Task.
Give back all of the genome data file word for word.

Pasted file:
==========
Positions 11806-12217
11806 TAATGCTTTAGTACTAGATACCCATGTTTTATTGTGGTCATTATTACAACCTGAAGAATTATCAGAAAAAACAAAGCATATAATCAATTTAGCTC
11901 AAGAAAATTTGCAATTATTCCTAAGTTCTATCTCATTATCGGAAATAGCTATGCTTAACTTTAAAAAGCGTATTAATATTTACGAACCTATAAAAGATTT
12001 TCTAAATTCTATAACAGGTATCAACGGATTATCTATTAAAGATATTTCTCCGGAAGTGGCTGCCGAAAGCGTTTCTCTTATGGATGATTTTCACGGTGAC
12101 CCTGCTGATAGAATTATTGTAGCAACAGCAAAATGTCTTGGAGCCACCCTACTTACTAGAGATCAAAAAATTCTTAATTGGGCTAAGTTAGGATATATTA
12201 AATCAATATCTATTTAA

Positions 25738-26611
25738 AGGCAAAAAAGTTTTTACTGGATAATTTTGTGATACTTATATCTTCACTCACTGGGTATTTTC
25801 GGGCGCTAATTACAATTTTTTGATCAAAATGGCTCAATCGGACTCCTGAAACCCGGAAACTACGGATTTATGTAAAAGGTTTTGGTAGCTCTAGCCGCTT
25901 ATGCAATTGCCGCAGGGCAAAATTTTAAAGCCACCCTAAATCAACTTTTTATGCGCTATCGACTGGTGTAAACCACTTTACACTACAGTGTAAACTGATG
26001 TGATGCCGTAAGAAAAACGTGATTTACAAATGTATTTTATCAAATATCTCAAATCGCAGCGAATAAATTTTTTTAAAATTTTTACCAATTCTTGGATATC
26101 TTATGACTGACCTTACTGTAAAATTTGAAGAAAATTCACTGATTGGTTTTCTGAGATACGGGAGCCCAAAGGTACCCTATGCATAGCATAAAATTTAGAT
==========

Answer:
Positions 11806-12217
11806 TAATGCTTTAGTACTAGATACCCATGTTTTATTGTGGTCATTATTACAACCTGAAGAATTATCAGAAAAAACAAAGCATATAATCAATTTAGCTC
11901 AAGAAAATTTGCAATTATTCCTAAGTTCTATCTCATTATCGGAAATAGCTATGCTTAACTTTAAAAAGCGTATTAATATTTACGAACCTATAAAAGATTT
12001 TCTAAATTCTATAACAGGTATCAACGGATTATCTATTAAAGATATTTCTCCGGAAGTGGCTGCCGAAAGCGTTTCTCTTATGGATGATTTTCACGGTGAC
12101 CCTGCTGATAGAATTATTGTAGCAACAGCAAAATGTCTTGGAGCCACCCTACTTACTAGAGATCAAAAAATTCTTAATTGGGCTAAGTTAGGATATATTA
12201 AATCAATATCTATTTAA

Positions 25738-26611
25738 AGGCAAAAAAGTTTTTACTGGATAATTTTGTGATACTTATATCTTCACTCACTGGGTATTTTC
25801 GGGCGCTAATTACAATTTTTTGATCAAAATGGCTCAATCGGACTCCTGAAACCCGGAAACTACGGATTTATGTAAAAGGTTTTGGTAGCTCTAGCCGCTT
25901 ATGCAATTGCCGCAGGGCAAAATTTTAAAGCCACCCTAAATCAACTTTTTATGCGCTATCGACTGGTGTAAACCACTTTACACTACAGTGTAAACTGATG
26001 TGATGCCGTAAGAAAAACGTGATTTACAAATGTATTTTATCAAATATCTCAAATCGCAGCGAATAAATTTTTTTAAAATTTTTACCAATTCTTGGATATC
26101 TTATGACTGACCTTACTGTAAAATTTGAAGAAAATTCACTGATTGGTTTTCTGAGATACGGGAGCCCAAAGGTACCCTATGCATAGCATAAAATTTAGAT